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As a transformative thinker of the twentieth century, whose work spanned all branches of the humanities, Michel Foucault had a complex and profound relationship with literature. And yet this critical aspect of his thought, because it was largely expressed in speeches and interviews, remains virtually unknown to even his most loyal readers. This book brings together previously unpublished transcripts of oral presentations in which Foucault speaks at length about literature and its links to some of his principal themes: madness, language and criticism, and truth and desire. The associations between madness and language—and madness and silence—preoccupy Foucault in two 1963 radio broadcasts, presented here, in which he ranges among literary examples from Cervantes and Shakespeare to Diderot, before taking up questions about Artaud’s literary correspondence, lettres de cachet, and the materiality of language. In his lectures on the relations among language, the literary work, and literature, he discusses Joyce, Proust, Chateaubriand, Racine, and Corneille, as well as the linguist Roman Jakobson. What we know as literature, Foucault contends, begins with the Marquis de Sade, to whose writing—particularly La Nouvelle Justine and Juliette—he devotes a full two-part lecture series focusing on notions of literary self-consciousness. Following his meditations on history in the recently published Speech Begins after Death, this current volume makes clear the importance of literature to Foucault’s thought and intellectual development.

A Hidden Madness

Author: James T. R. Jones

Publisher: Quid Pro Books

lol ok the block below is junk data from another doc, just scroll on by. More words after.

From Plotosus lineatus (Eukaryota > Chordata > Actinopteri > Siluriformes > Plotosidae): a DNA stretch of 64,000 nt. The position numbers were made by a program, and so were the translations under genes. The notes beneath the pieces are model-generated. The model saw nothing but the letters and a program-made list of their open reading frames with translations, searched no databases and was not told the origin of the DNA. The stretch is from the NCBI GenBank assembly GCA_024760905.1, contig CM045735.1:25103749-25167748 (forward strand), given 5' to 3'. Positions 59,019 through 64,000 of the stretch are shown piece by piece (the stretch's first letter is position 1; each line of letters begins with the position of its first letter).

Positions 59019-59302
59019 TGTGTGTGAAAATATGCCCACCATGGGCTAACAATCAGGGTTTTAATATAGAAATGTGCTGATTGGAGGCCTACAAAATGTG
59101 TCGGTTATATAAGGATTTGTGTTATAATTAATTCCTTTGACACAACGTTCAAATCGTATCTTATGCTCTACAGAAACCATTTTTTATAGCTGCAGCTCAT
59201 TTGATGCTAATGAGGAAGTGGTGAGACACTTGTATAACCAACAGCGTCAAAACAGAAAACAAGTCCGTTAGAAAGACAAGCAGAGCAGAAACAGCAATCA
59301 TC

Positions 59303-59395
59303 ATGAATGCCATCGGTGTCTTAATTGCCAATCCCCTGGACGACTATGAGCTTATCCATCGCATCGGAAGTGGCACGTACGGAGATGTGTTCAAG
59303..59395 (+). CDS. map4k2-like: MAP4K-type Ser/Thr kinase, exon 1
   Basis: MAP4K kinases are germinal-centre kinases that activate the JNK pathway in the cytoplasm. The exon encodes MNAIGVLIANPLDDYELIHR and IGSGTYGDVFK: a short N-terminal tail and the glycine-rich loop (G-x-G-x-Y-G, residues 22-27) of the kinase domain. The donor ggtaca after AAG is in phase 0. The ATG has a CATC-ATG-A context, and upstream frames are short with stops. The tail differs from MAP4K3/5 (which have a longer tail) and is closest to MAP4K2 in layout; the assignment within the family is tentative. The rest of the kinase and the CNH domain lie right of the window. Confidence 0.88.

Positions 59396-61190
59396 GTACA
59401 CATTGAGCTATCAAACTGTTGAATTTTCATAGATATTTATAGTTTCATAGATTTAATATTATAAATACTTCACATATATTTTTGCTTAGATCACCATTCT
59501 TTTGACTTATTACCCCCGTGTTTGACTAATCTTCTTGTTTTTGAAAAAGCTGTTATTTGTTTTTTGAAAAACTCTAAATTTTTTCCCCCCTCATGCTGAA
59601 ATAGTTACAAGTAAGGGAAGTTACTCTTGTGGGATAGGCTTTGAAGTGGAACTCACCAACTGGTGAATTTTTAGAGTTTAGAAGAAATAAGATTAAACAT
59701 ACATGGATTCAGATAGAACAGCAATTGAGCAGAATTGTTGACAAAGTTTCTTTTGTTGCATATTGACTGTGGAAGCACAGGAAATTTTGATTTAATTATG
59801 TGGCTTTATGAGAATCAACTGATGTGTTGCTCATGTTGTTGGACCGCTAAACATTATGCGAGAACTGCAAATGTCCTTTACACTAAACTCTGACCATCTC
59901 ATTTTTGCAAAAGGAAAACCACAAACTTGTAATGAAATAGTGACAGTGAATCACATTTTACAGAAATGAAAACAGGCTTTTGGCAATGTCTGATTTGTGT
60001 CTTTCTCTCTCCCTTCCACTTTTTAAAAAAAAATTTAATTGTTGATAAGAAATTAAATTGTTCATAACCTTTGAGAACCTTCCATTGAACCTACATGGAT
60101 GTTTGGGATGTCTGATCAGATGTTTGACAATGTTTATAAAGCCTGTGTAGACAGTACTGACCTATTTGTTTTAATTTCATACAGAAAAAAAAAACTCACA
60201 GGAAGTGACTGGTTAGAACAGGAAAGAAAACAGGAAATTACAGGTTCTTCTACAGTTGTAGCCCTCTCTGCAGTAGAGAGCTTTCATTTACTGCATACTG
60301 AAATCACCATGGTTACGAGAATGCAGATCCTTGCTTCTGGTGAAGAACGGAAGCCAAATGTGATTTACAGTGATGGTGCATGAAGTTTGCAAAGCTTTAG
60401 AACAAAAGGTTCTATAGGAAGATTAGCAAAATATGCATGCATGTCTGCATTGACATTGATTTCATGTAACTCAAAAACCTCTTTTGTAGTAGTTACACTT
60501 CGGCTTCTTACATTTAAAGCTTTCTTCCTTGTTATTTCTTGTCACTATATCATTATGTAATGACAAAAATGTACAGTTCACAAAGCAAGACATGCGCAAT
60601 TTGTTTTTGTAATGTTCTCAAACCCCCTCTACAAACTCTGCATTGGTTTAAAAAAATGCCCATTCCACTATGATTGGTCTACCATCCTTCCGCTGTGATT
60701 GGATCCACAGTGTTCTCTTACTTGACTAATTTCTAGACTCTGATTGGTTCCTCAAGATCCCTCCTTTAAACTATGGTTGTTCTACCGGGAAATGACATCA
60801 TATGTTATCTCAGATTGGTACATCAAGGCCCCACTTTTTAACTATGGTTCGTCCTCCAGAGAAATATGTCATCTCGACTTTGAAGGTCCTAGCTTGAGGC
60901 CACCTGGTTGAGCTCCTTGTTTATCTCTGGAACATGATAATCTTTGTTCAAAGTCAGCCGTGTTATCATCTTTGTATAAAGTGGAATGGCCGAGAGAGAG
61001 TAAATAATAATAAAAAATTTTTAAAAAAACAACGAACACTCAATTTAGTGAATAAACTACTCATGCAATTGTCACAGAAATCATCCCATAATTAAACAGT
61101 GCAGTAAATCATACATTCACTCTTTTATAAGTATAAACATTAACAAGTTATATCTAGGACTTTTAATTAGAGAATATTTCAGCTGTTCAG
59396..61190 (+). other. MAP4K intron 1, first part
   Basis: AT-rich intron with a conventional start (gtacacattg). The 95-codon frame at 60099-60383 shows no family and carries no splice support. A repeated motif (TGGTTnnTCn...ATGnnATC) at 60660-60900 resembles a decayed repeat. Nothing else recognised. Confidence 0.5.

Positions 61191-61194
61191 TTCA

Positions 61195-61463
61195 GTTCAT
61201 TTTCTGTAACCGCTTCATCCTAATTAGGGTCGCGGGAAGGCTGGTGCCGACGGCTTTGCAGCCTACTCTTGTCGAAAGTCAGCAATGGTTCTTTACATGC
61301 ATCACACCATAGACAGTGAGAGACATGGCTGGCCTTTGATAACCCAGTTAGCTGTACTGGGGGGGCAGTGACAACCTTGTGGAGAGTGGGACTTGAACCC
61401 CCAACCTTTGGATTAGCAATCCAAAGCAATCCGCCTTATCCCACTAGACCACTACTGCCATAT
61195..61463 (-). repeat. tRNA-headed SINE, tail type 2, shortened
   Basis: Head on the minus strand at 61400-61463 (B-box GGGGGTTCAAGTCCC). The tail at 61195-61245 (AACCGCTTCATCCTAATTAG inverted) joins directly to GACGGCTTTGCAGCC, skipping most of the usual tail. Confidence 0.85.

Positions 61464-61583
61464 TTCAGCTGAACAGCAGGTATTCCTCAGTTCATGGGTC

ISBN: 1610271246

Category: Biography & Autobiography

Page: 336

View: 3435

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'A Hidden Madness' tells the story of an accomplished individual who has reached the pinnacle of his profession despite suffering for over thirty years from the severe mental illness bipolar disorder. He has done so mostly in silence because of fear of stigma. Extreme childhood bullying helped cause his condition, which has seen him hospitalized five times in psychiatric facilities for periods as long as six months. It is an eye-opening voyage through the little-understood realm of severe mental illness featuring its powerful medications, periodic hospitalizations, often rocky relationships, and light as well as dark moments. The story offers both real hope for those afflicted by serious mental illness and deep insight into their many symptoms, numerous drugs, periodic crises, and potential triumphs. It shows that by being compliant with a medical regimen of therapy and medication, getting help and support from others with the same illness, benefitting from a loving family, discovering coping mechanisms to get through every day, having caring and understanding friends, and being too stubborn to let a disease ruin his life one can enjoy a successful and fulfilling professional and personal life.